PCR and qPCR
Support and Educational Content

Tips for using BLAST to locate PCR primers

Need a quick way to find the location of primers within a gene or the expected size of the resultant PCR product? In this tip we show you how to get this information using BLAST.

NCBI’s BLAST is an incredibly powerful tool that efficiently queries the massive Genbank database. However, due to the heuristic nature of BLAST and removal of low complexity data, queries for short sequences like primers often return incomplete data. The following tips will improve these results:

  1. Concatenate the two primer sequences into one sequence separated by 5–10 Ns and enter into BLAST sequence box.

    Note: both primers can be in the same orientation as BLAST will search both strands for matches.
  2. Before submitting, narrow the search by selecting the species, if known; otherwise, choose Nucleotide Collection (nr/nt). If you’re looking for RT-PCR primers, select the reference mRNA sequences (refseq_mRNA) database.
  3. Under Program Selection, select the Somewhat similar sequences (blastn) program.
  4. Under Algorithm parameters, decrease word size to 7, increase expect threshold to 1000, and turn off the low complexity filter.

In the example below, the results with a line connecting the 2 boxes indicate the 2 primers are in the same sequence (Figure 1A). Clicking on these results shows location within the sequence (between bases 1005 and 1766 of the Mre11 transcript in yeast), and indicate the expected PCR product should be 762 bp in length (Figure 1B).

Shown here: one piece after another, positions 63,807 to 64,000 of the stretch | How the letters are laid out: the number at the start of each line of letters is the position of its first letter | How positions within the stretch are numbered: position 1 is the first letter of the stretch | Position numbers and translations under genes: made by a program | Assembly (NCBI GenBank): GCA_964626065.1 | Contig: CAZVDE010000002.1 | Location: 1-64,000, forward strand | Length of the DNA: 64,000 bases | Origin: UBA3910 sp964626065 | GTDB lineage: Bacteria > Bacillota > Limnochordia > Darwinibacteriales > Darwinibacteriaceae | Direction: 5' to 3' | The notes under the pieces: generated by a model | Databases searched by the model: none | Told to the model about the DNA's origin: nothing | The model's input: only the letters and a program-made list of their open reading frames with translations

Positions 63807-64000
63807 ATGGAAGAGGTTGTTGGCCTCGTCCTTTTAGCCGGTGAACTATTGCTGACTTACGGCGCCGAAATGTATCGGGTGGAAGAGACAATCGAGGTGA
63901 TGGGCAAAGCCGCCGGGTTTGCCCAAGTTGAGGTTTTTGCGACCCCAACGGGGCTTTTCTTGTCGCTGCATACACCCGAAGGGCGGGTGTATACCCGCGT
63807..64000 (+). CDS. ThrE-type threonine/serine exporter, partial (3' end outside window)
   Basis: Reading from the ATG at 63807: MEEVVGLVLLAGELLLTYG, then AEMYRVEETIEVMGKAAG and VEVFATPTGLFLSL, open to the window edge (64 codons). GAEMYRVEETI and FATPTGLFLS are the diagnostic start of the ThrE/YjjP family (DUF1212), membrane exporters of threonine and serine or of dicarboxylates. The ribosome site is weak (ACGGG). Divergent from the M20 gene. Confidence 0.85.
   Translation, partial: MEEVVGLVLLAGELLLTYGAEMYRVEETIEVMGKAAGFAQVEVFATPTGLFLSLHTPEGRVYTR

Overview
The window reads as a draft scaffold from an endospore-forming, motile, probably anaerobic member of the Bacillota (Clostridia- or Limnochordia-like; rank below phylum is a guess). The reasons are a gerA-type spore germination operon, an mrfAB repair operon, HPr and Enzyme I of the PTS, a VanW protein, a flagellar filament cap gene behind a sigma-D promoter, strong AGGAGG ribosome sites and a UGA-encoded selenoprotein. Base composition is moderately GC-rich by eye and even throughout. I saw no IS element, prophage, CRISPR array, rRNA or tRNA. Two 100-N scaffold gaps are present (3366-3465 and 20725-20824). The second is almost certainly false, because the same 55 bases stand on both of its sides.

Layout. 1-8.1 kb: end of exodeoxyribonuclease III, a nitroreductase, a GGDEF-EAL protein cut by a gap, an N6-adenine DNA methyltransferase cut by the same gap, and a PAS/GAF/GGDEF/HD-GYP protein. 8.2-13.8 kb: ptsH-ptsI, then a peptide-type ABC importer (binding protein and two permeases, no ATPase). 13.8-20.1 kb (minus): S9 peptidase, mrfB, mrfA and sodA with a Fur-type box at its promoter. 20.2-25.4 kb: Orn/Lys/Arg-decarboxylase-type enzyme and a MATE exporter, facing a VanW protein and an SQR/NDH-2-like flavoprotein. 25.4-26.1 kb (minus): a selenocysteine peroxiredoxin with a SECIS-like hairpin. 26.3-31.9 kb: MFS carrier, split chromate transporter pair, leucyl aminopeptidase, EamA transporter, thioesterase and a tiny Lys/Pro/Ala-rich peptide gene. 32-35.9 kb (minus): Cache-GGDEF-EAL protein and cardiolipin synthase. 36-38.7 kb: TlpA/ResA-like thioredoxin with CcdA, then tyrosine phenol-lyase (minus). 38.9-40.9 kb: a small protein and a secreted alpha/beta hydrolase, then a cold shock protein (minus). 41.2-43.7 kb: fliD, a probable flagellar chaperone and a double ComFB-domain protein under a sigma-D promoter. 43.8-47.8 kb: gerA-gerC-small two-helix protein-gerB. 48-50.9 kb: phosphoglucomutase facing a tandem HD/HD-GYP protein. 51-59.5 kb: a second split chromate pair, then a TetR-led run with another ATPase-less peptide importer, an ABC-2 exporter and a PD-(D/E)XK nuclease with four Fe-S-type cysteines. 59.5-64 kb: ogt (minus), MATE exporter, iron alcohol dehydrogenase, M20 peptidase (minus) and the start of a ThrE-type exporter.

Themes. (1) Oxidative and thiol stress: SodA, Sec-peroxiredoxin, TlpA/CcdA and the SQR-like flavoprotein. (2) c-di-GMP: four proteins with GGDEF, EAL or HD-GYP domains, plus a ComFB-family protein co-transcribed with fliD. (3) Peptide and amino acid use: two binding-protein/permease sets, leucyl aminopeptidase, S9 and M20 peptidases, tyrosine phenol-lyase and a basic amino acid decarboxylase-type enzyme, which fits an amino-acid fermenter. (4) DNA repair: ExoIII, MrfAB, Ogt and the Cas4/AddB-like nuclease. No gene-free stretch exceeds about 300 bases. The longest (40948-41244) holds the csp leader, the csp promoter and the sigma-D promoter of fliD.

BLAST Results Show Primer Positioning and PCR Fragment Size

Figure 1. BLAST Results Show Primer Positioning (A) and PCR Fragment Size (B). (A) Only the best 3 alignments are shown (blue lines at the bottom). Selecting one of them provides the actual sequence alignment as shown in Panel B. Alignment of the 2 portions of sequence, showing 100% identity.

Additional reading

Design efficient PCR and qPCR primers and probes using online tools—Simplify planning of your qPCR experiments using IDT free, online tools for oligonucleotide analysis and PCR primer design. This article provides an overview of our predesigned qPCR assays and the basics of designing customized PCR primers and hydrolysis probes with the PrimerQuest® Tool.

Exon Numbering—Not As Easy As 1, 2, 3...Genes with multiple transcripts cause confusion—Exon numbering and location data can differ across various software tools, including with NCBI's gene database. For example, exons within alternatively spliced transcripts are sometimes individually numbered, with no consistent gene-based numbering system across these transcripts for identifying exons. Learn how IDT exon location information gives each exon a unique number and how that compares with the NCBI naming system.

qPCR Probes—Selecting the Best Reporter Dye and Quencher—Read these recommendations for choosing dyes and quenchers, taking into account instrument compatibility and multiplex probe applications.

Or just browse the qPCR article section of the DECODED Online newsletter.

Author: Adam Clore, PhD, is scientific applications scientist at IDT.

© 2011, 2016 Integrated DNA Technologies. All rights reserved. Trademarks contained herein are the property of Integrated DNA Technologies, Inc. or their respective owners. For specific trademark and licensing information, see www.idtdna.com/trademarks.

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